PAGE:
Discover and Connect Cellular Signaling (ABRC-IPMB Joint Seminar)

Auditorium A134, Agricultural Technology Building
2015/02/26 10:00~12:00
Prof. Jen Sheen (Professor, Dept. of Molecular Biology, Massachusetts General Hospital; Dept. of Genetics - Harvard Medical School, USA; Academician, Academia Sinica)
Host: Erh-Min Lai


Innovation and safety of adjuvant research and development

Auditorium A134, Agricultural Technology Building
2015/03/09 3:30 PM
Dr. Ken Ishii (Immunology Frontier Research Center, Osaka University, Japan)
Host: Shu-Mei Liang
The word adjuvant has its origin from the Latin "adjuvare", meaning "to help". It is a general term for substances (factors) which are co-administered with a vaccine with the aim of increasing the effect (immunogenicity) of the vaccine. The research and development of adjuvants has a history of more than 80 years, and their actual mechanism was not immunologically understood for a long time, with a famous sarcastic remark "Immunologist's dirty little secret". Recent advance in Immunolgy; however, allowed the development of adjuvants through an innovative scientific approach, and there is fierce competition worldwide for the development of next-generation adjuvants. I would like to introduce and discuss about several adjuvants with their novel mechanisms, including a small compound as a potent DAMPs inducer to target certain innate immune mechanisms.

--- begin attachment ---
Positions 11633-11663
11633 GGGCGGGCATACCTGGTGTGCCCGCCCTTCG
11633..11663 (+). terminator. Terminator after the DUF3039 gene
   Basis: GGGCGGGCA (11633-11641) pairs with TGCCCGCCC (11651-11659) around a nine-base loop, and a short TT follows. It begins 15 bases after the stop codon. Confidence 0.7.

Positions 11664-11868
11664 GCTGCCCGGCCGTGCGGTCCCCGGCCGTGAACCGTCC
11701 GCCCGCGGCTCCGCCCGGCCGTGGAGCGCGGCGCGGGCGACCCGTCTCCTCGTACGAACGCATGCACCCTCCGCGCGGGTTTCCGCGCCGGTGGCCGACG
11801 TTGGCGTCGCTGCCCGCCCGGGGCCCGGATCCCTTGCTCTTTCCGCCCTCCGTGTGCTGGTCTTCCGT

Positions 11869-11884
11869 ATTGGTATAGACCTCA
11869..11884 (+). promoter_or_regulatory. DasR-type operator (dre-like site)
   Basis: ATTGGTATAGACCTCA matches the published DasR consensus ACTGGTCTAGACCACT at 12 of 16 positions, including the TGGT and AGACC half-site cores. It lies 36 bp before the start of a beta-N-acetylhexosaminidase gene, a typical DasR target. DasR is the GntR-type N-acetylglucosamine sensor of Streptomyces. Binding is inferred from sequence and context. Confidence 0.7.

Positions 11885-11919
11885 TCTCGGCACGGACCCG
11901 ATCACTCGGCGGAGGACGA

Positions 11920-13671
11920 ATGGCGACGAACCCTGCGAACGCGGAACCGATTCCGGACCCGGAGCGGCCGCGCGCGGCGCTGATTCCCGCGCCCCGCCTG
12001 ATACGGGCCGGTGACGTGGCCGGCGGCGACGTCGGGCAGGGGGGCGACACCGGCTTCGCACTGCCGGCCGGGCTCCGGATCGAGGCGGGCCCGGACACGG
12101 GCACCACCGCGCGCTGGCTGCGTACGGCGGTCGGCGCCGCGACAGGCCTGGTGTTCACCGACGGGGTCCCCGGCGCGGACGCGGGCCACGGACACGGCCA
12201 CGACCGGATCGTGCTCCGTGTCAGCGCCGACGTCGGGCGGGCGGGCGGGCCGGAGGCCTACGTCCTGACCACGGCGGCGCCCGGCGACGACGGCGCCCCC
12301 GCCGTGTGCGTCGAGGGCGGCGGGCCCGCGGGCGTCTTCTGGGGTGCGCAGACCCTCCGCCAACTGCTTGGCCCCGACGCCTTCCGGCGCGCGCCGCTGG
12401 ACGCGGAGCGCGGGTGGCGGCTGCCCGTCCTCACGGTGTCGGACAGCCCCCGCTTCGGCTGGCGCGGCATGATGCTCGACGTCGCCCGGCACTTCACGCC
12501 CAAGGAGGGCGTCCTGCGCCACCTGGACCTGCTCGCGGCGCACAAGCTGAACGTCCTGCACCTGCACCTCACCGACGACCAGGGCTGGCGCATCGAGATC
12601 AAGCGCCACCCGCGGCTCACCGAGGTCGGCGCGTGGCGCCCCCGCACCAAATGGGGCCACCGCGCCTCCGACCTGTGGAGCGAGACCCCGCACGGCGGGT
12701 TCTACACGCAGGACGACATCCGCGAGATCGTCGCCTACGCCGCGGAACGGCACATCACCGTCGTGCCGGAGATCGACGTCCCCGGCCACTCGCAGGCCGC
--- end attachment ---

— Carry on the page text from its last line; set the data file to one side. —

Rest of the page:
On the other hand, however, adjuvants range widely in terms of origin and mode of action, and they may be the cause or underlying cause of vaccine toxicity, especially immunotoxicity. I will present our recent work that common particulate adjuvants can cause local but sustained inflammation and allergic responses via novel innate immune mechanisms and cell death.


Computational genomics in the era of big data biology: a case study of genome dynamics in HEK293 cell lines

Auditorium A134, Agricultural Technology Building
2015/04/09 10:00 AM
Dr. Yao-Cheng Lin (Staff Scientist, VIB Department of Plant Systems Biology, Ghent University, Belgium)
Host: Tzyy-Jen Chiou
Computational genomics is a technology driven, data intensive field and requires researchers from cross disciplinary background working together. With the advert of high throughput genomics, life scientists are starting to crunch, share, integrate and archive data on a daily basis as their counterparts in astronomy or high energy physics. In this talk, I will present my work alone the next generation sequencing technologies movement where we are able to sequence and assemble the genome from the yeast size P. pastoris to a 20Gbp conifer. Furthermore, there is a high demand for the high quality genome annotation from a newly sequenced organism. The unique splice sites in the marine haptophyte demonstrate the annotation quality does matter in understanding the biology of an organism. With the well annotated genomes in hand, we can move forward by comparing multiple sequenced genomes and identify novel signaling peptides in plants and fungi. To end this talk, I will present my recent work on analysing the HEK293 cell lineage. We sequenced six 293 cell lines to study the dynamics of this aneuploid genome in response to the cell biology manipulations that were used to generate common derivatives of 293 cells. We observed that copy number alteration detection could identify the genomic region that enabled 293 cell survival under selective conditions.